ATLANTA -- It's been nearly three months since Florida A&M's Marching 100 Band last took to the field, giving a much-anticipated halftime performance at the Florida Classic.
Only hours later, one of the stars of that performance was dead. Drum major Robert Champion, a Decatur native, collapsed and died on a bus outside of the band's Orlando hotel. Officials later ruled his death a homicide, saying he was essentially beaten to death. A victim of hazing.
But what exactly happened on that bus?
For months, much of what happened that night has remained a secret. The so-called "hazing culture" demands that all involved, even pledges, stay quiet.
A lawsuit filed Monday brought much of that to light. Pam and Robert Champion, Sr. are suing Fabulous Coach Lines, alleging management had known for years about hazing rituals, and that one of the bus drivers even stood guard outside as Champion and others were hazed.
The lawsuit also details what Champion's parents believe happened in the last minutes of their son's life. According to witnesses, he participated in a ritual called The "Hot Seat," where a pledge sits in a seat with a pillowcase over his head to block airflow. He must then answer a series of questions while bandmates beat him. If he answers correctly, the case is removed so he can take a breath. Give an incorrect answer and the pillowcase stays on.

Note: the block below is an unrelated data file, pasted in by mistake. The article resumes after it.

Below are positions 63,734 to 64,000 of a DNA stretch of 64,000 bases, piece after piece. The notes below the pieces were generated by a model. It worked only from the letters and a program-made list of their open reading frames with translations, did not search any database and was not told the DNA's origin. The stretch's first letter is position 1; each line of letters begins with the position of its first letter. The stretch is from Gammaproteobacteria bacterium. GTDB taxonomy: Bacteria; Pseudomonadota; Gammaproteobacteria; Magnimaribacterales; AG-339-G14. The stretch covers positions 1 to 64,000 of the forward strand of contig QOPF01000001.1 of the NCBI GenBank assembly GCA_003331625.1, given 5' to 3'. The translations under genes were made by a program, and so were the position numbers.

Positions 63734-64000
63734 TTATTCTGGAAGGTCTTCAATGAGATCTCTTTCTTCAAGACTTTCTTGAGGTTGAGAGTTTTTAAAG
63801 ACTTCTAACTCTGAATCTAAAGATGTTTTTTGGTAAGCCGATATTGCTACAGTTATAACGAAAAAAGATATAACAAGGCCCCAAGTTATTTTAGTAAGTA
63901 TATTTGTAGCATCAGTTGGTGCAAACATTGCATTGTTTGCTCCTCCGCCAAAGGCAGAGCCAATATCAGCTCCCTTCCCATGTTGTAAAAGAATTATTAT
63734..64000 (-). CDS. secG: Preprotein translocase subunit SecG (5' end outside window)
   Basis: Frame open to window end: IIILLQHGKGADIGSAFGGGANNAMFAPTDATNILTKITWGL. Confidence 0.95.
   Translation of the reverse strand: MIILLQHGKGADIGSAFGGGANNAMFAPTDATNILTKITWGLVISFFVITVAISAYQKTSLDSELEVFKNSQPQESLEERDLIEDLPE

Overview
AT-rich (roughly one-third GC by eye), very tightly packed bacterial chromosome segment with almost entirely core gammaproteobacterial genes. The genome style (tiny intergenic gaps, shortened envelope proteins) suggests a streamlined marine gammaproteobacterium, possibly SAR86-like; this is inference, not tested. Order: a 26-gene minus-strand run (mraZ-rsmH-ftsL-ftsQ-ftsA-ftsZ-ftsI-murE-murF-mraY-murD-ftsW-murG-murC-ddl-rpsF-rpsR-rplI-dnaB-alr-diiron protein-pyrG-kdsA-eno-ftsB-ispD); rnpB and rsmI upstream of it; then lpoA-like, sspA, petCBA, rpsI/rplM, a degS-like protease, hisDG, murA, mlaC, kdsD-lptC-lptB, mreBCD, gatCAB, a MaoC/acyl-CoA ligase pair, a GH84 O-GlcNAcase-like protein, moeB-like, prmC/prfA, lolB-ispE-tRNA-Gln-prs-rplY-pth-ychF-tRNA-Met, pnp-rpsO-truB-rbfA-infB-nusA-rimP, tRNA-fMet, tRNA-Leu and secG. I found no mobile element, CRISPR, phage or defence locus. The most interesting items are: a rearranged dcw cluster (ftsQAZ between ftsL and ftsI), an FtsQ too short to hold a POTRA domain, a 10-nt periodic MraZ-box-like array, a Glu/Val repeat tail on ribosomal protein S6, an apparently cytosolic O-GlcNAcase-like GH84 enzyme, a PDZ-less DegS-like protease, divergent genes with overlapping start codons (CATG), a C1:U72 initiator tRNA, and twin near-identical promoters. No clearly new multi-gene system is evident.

The lawsuit describes a second ritual, crossing "Bus C." Here, the pledge must run from the front to the back of the bus while bandmates stand between seats, punching and kicking him along the way. If a pledge falls, he can be stomped or kicked and is taken back to the front to begin again.
The lawsuit states Champion was not the only one hazed that night, but another pledge said Champion's hazing was "more brutal than normal," even trying to help Champion at one point, but was held back.
According to Christopher Chestnut, the Champions' attorney, the bus was running with the air-conditioning on.
"Absent the bus driver's consent and access to the bus, there would have been no "Bus C,"" he said.
The lawsuit claims at one point, Champion got off the bus and began vomiting, but driver Wendy Millette "forced him back on." The lawsuit said he was then subjected to more beating and passed out shortly thereafter.
Contacted Wednesday, Fabulous Coach Lines did not immediately respond to the allegations. Last month, owner Ray Land told 11Alive he had no knowledge of hazing.